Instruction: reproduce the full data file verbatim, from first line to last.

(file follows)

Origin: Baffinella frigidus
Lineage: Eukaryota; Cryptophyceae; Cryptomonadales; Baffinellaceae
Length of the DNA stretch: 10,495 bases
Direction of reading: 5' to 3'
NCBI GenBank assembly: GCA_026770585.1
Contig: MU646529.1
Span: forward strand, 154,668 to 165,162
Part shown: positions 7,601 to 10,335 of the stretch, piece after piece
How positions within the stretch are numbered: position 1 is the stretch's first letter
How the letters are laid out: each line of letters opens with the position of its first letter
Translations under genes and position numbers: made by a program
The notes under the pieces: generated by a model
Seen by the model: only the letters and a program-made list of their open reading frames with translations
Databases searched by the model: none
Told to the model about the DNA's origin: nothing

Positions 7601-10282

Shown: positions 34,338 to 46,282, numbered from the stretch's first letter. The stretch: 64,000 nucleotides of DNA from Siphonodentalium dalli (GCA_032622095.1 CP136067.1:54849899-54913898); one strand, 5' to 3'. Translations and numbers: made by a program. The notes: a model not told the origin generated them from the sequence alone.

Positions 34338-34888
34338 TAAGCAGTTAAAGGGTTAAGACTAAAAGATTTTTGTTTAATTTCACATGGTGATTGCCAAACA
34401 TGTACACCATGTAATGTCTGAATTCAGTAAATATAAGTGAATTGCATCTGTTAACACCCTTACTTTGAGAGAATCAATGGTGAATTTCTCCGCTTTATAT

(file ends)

Origin: Baffinella frigidus
Lineage: Eukaryota; Cryptophyceae; Cryptomonadales; Baffinellaceae
Length of the DNA stretch: 10,495 bases
Direction of reading: 5' to 3'
NCBI GenBank assembly: GCA_026770585.1
Contig: MU646529.1
Span: forward strand, 154,668 to 165,162
Part shown: positions 7,601 to 10,335 of the stretch, piece after piece
How positions within the stretch are numbered: position 1 is the stretch's first letter
How the letters are laid out: each line of letters opens with the position of its first letter
Translations under genes and position numbers: made by a program
The notes under the pieces: generated by a model
Seen by the model: only the letters and a program-made list of their open reading frames with translations
Databases searched by the model: none
Told to the model about the DNA's origin: nothing

Positions 7601-10282

Shown: positions 34,338 to 46,282, numbered from the stretch's first letter. The stretch: 64,000 nucleotides of DNA from Siphonodentalium dalli (GCA_032622095.1 CP136067.1:54849899-54913898); one strand, 5' to 3'. Translations and numbers: made by a program. The notes: a model not told the origin generated them from the sequence alone.

Positions 34338-34888
34338 TAAGCAGTTAAAGGGTTAAGACTAAAAGATTTTTGTTTAATTTCACATGGTGATTGCCAAACA
34401 TGTACACCATGTAATGTCTGAATTCAGTAAATATAAGTGAATTGCATCTGTTAACACCCTTACTTTGAGAGAATCAATGGTGAATTTCTCCGCTTTATAT